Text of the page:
Laodiceans are enthusiastic about being rich, becoming wealthy, and needing nothing. Life is good. They are content. They are zealous for the wrong things.
Are we giving our all for Christ and the way of life that God has revealed to us? Are we giving our all for the Kingdom of God? Are we truly zealous?
Zeal has been discredited as the tool of the charlatan, but Christians must develop passion and zeal for the Christian way of life and the Kingdom of God.
The bronze altar, made with the censers from the rebels, was a reminder of the folly of rebelling against holy things, replacing God's standards with human ones.
Richard Ritenbaugh, observing that everyone is trying to either get ahead in the world or to get by the best he can, suggests that a whole genre of career counseling handbooks has been spawned by this perennial need, among them Cal Newport's book So Good They Can't Ignore You. Newport takes issue with the cliché that we must …
Only after we have examined ourselves should we partake of the Passover symbols. Thoroughly examining ourselves should become a way of life.
We like to think we are tender-hearted, but sometimes we fail to appreciate what others are really going through. Compassion is more than tender-heartedness.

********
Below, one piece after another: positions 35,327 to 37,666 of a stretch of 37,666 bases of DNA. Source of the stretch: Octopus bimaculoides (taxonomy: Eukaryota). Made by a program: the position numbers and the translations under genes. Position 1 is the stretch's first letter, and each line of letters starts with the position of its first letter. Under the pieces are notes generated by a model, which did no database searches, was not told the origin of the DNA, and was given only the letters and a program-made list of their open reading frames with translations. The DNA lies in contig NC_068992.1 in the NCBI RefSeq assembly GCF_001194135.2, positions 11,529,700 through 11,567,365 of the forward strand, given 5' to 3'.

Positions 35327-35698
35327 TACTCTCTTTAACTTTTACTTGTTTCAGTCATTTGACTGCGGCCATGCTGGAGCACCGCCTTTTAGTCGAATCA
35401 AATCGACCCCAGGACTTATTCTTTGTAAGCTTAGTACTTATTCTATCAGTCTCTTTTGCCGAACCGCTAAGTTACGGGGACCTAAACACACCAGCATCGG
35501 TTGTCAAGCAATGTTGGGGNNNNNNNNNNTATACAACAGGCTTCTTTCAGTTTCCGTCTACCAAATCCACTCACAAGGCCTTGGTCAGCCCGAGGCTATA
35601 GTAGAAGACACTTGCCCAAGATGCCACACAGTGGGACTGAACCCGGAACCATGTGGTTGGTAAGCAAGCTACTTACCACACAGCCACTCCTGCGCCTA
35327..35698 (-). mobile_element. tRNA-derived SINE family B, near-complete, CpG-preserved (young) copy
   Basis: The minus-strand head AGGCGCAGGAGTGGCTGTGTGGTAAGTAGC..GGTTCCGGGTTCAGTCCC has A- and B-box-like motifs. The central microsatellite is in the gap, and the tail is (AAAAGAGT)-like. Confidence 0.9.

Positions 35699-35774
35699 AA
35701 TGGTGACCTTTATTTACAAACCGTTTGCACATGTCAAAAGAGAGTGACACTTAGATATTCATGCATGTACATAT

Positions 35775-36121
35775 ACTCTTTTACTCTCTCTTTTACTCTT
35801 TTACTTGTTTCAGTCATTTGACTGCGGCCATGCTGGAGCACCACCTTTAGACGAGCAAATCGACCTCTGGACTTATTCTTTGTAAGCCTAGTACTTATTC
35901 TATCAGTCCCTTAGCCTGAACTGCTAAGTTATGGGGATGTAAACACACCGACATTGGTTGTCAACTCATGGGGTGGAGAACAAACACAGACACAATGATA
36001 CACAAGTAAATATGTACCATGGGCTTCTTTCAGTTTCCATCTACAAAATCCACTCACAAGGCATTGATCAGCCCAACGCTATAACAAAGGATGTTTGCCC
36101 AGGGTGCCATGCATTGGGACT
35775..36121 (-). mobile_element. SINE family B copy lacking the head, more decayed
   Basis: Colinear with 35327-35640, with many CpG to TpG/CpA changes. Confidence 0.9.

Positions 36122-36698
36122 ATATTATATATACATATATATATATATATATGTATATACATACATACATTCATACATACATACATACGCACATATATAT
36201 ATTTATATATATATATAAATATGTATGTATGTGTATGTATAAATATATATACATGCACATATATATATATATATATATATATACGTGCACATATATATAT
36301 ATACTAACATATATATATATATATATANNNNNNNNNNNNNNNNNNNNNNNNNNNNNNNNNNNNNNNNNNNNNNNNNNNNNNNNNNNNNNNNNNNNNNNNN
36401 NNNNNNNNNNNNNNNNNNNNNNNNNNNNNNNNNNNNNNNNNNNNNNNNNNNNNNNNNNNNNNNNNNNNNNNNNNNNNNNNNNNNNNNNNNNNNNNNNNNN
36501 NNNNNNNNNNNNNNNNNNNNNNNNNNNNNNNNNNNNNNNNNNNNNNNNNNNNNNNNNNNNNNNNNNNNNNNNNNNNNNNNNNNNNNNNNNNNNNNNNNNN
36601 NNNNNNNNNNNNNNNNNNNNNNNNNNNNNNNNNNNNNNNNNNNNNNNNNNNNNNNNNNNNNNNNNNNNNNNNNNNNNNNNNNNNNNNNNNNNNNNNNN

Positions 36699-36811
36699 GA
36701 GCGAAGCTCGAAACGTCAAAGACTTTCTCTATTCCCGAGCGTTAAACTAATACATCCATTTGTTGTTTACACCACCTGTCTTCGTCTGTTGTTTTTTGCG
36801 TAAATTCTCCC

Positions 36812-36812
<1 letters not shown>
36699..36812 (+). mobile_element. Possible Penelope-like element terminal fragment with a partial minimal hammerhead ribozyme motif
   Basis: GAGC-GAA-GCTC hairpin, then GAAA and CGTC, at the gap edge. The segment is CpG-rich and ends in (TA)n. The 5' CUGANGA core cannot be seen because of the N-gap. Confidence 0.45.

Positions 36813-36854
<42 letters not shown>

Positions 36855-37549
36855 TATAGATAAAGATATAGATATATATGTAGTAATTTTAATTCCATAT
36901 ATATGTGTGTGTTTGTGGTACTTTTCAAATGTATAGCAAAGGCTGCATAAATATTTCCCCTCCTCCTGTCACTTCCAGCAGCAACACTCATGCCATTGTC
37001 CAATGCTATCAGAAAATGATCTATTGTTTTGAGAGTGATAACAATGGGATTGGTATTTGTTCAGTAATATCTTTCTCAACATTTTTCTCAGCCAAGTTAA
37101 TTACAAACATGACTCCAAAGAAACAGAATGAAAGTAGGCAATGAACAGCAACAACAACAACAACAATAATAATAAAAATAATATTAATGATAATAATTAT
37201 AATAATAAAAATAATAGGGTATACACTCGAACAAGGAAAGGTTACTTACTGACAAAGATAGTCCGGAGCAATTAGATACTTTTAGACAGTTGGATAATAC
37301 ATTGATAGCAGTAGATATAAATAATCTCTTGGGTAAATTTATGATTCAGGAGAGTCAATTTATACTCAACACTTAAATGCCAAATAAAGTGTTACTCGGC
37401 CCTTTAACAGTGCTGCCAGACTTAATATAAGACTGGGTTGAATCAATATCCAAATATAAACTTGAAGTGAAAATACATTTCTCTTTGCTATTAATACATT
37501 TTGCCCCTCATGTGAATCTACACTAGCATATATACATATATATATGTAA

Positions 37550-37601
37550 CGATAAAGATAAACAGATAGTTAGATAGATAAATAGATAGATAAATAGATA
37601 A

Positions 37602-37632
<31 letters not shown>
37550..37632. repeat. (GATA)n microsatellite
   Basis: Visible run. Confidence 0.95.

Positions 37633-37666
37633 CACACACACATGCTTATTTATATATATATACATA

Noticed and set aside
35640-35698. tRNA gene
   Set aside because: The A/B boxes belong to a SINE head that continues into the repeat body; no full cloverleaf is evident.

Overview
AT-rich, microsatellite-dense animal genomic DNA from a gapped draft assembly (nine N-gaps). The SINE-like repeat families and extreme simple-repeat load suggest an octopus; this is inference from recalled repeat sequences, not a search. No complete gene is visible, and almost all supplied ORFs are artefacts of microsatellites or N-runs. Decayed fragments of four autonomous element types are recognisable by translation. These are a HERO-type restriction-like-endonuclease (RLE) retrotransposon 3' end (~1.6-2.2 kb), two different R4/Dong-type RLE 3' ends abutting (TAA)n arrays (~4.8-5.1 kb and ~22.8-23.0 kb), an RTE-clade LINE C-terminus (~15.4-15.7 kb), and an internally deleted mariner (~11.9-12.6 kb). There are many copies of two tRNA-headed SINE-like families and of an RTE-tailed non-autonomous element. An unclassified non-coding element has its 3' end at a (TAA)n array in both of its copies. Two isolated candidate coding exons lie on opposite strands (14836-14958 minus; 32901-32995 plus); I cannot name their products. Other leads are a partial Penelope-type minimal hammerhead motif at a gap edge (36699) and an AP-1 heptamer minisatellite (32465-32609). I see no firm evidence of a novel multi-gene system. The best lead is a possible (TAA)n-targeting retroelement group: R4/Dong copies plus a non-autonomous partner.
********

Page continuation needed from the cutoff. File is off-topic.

The last of Jesus' human miracles occurred when Peter chopped off the ear of Malchus. The scene reveals Jesus' love and kindness, even under heavy stress.
Martin Collins, suggesting that, while society has rejected religious principles and faith, it has glommed onto superficial feelingséwhatever feels good to us. Today's Christianity is more theatrics than theological; feelings have become the replacement for faith. When we stifle the truth of God's word to accommodate feelings, …
Coveting begins as a desire. Human nature cannot be satisfied, nothing physical can satisfy covetousness, and joy does not derive from materialism.